Uncontrolled Terminal Evacuations: Planning, Response, and Recovery

Planning for, managing, and recovery after an emergency event is critical, but it is especially challenging when the incident results in an uncontrolled evacuation of an airport terminal. For events such as fire drills, occupants will generally react in a more controlled and orderly matter when clearing a space and moving to a designated locations. An uncontrolled evacuation is the result of a spontaneous threat to the life of an individual causing the necessary and immediate egress of occupants from the area of the incident. Characteristics of uncontrolled evacuation include mass hysteria, panic, chaotic response, confusion, and self-direction.  In recent years, uncontrolled mass evacuation events across the United States have shown gaps in the response and recovery from these types of events and airports would benefit from specific guidance in preparing for these types of events. Challenges include the general physical and psychological care of the evacuees, effective critical communication with the general public, managing incorrect information and disinformation, the importance of building trust while effectively communicating, understanding and managing needs and resource distribution, and the recovery and reunification of the evacuees with loved ones and property. Resources may exist for airports, including those provided as a routine service by stakeholders and partners, but airports may be unaware of these available resources and how to leverage them. The objective of this research is to develop a guidebook that provides a framework for planning and operating considerations for uncontrolled terminal evacuation events. The guidebook should include scalable and replicable emergency action plan template(s) and checklist(s) for airports of all sizes to develop a plan to manage an uncontrolled terminal evacuation, including guiding evacuees away from the immediate threats, and recover from the event, including subsequent care of the evacuees. Additionally, case studies of events that have actually occurred should be used to identify and demonstrate best practices for airports of representative sizes and characteristics as well as different types of uncontrolled evacuation events.  Considerations for the guidebook, template(s), and checklist(s) should include, at a minimum: (1) Recovery processes and best practices from uncontrolled terminal evacuation (2) Essential skillsets and the appropriate training for all levels of airport employees and tenants (3) Plan maintenance including plan updates, recurrent training, exercises, and changes in airport operations and configurations (4) Effective communication with employees, tenants, passengers, and mutual responders (5) Movement and flow of evacuees throughout airport facilities and understanding the impact to, and capabilities of, internal and external transportation systems, airport facilities, and public access management (6) Efficient transport of people to safe areas on- or off-site via both internal and external transportation systems  (7) Psychological effects on all evacuees and responders including employees, tenants, passengers, etc. (8) Identifying internal, external, and non-traditional resources, and developing relationships and memorandum of understandings (MOUs) to be able to effectively apply these assets (9) Identifying and leveraging existing processes and systems already in place (10) Physical design elements and capital planning considerations (11) After action reviews and instituting lessons learned (12) Discuss various methods for studying the impacts of these types of events on airport facilities including simulation modeling and providing airports various methods for validating their plans.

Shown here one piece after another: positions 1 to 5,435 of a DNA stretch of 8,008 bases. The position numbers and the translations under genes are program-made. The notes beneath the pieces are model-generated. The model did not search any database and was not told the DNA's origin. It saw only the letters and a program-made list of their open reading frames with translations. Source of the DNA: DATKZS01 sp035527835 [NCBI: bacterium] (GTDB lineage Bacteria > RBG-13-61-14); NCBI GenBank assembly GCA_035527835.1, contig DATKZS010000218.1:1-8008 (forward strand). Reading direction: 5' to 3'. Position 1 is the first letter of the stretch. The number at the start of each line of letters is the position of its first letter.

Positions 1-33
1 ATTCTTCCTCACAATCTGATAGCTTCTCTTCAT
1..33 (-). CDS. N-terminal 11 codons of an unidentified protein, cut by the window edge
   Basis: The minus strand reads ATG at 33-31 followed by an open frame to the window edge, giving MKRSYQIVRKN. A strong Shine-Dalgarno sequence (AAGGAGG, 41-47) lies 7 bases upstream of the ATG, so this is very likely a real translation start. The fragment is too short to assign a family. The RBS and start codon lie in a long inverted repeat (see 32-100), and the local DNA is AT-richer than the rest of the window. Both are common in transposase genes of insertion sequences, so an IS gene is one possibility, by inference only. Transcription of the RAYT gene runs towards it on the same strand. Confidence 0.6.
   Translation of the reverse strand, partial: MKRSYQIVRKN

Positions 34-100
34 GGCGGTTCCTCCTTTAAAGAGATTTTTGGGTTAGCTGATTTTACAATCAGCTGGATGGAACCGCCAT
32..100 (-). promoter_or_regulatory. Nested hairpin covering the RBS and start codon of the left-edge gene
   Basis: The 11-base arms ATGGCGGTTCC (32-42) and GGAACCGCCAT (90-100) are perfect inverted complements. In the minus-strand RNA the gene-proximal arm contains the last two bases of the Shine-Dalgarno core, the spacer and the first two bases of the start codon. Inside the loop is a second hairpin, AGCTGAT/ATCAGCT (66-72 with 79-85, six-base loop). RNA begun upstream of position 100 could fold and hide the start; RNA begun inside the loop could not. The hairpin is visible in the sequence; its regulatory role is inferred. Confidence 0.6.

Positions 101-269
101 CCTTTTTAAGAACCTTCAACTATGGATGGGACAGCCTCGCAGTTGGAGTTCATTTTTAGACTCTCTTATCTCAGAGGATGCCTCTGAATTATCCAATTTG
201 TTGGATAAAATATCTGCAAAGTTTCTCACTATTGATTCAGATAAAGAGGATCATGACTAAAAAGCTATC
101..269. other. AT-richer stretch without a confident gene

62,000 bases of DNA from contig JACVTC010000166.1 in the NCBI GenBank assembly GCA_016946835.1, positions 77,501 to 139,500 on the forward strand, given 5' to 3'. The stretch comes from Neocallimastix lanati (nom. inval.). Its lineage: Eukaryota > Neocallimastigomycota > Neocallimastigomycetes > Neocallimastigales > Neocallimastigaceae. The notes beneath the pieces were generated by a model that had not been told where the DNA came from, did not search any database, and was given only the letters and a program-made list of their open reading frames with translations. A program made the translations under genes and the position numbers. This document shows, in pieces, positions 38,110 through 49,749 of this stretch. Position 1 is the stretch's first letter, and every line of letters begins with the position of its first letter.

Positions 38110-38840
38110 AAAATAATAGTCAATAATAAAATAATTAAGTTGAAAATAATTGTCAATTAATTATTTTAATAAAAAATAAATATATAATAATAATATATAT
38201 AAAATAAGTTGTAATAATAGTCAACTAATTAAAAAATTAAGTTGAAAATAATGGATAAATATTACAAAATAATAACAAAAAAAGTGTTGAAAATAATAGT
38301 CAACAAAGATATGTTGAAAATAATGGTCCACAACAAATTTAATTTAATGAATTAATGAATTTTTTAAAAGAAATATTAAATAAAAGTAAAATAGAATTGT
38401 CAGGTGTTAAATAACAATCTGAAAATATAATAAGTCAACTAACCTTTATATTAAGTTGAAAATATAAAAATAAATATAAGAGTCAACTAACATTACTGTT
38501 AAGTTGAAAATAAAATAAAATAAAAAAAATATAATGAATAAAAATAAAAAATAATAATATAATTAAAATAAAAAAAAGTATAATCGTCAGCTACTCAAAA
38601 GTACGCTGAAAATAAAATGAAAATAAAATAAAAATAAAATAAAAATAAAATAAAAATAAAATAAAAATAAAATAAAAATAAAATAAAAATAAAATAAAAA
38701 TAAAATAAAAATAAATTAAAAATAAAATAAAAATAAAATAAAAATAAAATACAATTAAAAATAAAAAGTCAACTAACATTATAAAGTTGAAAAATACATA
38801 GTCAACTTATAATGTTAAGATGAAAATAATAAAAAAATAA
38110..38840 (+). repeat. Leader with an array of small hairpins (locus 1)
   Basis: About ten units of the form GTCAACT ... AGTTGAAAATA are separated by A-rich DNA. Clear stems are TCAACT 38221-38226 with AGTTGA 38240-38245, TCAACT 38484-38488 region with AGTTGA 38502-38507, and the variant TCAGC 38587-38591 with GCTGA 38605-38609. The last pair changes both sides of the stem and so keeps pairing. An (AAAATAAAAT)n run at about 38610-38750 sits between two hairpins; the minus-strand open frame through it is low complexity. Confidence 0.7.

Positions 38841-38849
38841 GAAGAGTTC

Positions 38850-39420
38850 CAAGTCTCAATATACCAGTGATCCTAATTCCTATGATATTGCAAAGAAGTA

Language

  • English

Project

  • Status: Active
  • Funding: $400000
  • Contract Numbers:

    Project 04-26

  • Sponsor Organizations:

    Airport Cooperative Research Program

    Transportation Research Board
    500 Fifth Street, NW
    Washington, DC    20001

    Federal Aviation Administration

    800 Independence Avenue, SW
    Washington, DC  United States  20591
  • Project Managers:

    Griffin, Matthew

  • Performing Organizations:

    Salus Solutions, LLC

    Wake Forest, NC  United States 
  • Principal Investigators:

    Duncan, Marc

  • Start Date: 20211208
  • Expected Completion Date: 20230608
  • Actual Completion Date: 0

Subject/Index Terms

Filing Info

  • Accession Number: 01748061
  • Record Type: Research project
  • Source Agency: Transportation Research Board
  • Contract Numbers: Project 04-26
  • Files: TRB, RIP
  • Created Date: Aug 17 2020 3:04PM